Best of 'House in the Park' during Labor Day holiday

ATLANTA — Right in the heart of the city, an underground and under-reported annual phenomenon rages unabated, unrestrained and untamed, but totally safe, totally freeing and absolutely exhilarating. To characterize House in the Park as an all-inclusive “picnic” and “party” does not adequate describe the mesmerizing and intoxicating music, not to mention the feelings of euphoria and bliss that is evident on the hundreds of attendees’ faces.
It is called “House in the Park” and everyone feels right at home, despite being surrounded by hundreds of strangers. No one is really dancing with anyone, but everyone is dancing next to someone else, a bastion of bliss that’s contained in a tight spot, under a single roof in the middle of Grant Park, in a beautiful exhibition of non-synchronized frenzy of body movements, gyrations and nonstop hand-waving, spurred by the house music pulsating through the speakers.
Some eyes are closed, some are laughing, others are singing, and all are moving as if they are shaking the cares of the world off of their bodies and onto the pavement below in pools of sweat. It is a dancing and musical experience I’ve rarely encountered. It is spellbinding.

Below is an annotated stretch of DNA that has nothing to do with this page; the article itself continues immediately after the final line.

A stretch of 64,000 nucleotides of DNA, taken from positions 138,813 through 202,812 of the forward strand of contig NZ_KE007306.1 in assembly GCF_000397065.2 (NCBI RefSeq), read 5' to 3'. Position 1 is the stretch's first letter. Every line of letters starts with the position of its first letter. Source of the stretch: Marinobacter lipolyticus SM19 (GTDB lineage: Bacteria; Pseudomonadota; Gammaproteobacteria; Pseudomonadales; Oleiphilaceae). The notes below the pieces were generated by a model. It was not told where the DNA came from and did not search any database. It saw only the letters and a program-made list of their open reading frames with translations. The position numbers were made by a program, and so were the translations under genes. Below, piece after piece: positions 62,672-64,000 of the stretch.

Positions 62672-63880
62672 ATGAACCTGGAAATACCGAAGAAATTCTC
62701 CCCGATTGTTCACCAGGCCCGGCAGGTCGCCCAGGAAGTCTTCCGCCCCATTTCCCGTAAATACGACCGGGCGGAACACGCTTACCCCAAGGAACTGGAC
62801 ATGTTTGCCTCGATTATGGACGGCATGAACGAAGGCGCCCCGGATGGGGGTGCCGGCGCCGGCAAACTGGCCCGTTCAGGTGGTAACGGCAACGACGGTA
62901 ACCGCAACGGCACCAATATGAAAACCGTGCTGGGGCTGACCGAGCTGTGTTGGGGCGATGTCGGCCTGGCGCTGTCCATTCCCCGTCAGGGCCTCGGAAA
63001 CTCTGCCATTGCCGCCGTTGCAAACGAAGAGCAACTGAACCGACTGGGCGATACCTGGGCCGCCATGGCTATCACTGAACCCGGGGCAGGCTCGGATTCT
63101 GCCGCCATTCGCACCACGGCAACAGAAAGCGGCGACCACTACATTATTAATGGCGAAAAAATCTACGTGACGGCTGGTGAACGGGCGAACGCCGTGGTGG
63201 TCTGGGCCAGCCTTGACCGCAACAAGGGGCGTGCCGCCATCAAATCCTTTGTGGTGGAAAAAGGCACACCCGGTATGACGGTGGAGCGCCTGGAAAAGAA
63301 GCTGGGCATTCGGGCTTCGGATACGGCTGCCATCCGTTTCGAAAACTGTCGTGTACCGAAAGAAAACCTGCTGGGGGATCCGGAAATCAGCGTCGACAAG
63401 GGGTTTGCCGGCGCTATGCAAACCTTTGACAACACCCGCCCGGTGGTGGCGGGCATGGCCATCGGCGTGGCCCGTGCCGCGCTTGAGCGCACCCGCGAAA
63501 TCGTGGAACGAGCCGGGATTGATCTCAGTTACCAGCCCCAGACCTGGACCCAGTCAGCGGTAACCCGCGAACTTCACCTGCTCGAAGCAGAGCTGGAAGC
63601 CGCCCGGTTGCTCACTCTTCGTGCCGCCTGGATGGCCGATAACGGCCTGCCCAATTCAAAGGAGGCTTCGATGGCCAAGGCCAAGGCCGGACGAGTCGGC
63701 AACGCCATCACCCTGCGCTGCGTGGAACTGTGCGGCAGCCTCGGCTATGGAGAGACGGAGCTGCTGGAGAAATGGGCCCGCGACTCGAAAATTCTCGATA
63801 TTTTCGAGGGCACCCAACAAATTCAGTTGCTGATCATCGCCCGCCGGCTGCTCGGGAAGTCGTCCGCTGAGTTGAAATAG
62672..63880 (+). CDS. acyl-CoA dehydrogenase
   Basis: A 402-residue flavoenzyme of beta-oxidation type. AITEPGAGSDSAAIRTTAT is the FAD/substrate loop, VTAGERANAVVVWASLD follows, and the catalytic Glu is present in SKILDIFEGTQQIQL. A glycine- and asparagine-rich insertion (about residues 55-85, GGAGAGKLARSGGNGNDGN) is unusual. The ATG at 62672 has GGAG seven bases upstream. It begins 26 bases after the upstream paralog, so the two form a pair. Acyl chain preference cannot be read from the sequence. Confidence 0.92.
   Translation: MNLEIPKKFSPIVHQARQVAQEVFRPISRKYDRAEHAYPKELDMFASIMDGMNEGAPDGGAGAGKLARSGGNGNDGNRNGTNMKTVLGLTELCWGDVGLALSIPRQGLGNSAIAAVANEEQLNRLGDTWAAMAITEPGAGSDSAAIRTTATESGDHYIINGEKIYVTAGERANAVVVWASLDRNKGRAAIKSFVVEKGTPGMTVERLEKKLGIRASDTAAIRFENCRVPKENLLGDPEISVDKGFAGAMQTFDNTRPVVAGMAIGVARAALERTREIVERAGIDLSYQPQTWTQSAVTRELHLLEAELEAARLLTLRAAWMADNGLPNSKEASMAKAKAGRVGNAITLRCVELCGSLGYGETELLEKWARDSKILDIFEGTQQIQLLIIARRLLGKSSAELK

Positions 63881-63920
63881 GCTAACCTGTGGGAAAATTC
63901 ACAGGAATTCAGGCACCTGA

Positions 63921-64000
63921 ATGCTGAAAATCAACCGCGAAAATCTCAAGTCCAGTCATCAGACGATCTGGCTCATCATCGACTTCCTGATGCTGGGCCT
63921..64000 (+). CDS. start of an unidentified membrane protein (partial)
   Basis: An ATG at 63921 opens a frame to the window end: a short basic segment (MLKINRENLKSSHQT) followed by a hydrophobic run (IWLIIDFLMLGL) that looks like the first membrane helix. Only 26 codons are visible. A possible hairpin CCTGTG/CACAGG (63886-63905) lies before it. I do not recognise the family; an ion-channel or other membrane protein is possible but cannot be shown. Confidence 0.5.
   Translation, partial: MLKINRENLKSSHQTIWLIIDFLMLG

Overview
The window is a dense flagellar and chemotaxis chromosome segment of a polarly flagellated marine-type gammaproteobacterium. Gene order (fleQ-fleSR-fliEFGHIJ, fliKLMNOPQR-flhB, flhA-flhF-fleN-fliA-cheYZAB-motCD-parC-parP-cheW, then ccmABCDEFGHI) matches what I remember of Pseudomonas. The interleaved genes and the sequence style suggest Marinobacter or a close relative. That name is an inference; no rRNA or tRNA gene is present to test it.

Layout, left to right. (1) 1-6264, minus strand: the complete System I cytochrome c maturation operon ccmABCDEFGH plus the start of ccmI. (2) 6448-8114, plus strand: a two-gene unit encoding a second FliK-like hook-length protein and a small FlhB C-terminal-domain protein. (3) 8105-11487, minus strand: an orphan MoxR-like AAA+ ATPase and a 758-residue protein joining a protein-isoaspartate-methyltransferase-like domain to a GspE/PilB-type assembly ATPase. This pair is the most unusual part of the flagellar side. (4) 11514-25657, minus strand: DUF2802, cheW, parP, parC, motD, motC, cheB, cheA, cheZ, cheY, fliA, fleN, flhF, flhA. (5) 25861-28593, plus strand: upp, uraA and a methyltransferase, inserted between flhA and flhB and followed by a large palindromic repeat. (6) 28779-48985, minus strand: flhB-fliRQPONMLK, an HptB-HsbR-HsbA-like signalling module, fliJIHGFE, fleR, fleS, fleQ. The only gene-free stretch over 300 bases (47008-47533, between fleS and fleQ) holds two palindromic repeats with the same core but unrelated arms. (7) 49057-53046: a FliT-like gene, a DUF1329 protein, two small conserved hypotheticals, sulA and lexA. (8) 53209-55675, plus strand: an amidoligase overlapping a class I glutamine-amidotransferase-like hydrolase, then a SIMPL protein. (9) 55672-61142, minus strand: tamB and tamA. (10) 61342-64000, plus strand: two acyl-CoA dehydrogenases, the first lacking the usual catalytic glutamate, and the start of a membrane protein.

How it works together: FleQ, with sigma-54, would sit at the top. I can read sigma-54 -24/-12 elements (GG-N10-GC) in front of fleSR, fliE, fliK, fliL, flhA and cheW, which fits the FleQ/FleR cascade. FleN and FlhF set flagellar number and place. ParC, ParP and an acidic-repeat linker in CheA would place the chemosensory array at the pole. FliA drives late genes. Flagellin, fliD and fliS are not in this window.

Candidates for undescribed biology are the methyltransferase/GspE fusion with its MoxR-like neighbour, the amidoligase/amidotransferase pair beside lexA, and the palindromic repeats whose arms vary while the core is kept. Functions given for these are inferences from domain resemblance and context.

The “House in the Park” music and dance extravaganza is the brainchild of DJ Ramon “Rawsoul” Guyton, the visionary behind Rawsoul Entertainment, and Kai Alce, the man behind record label NDATL, who launched House in the Park in 2005, as a gift to the city and the community that supports the monthly music-social offering “The Gathering.”
If the “The Gathering” is anything like this, then I must be a part of this. If you missed out, then check out the photographic highlights from the “House in the Park 2015” and check out future happenings via

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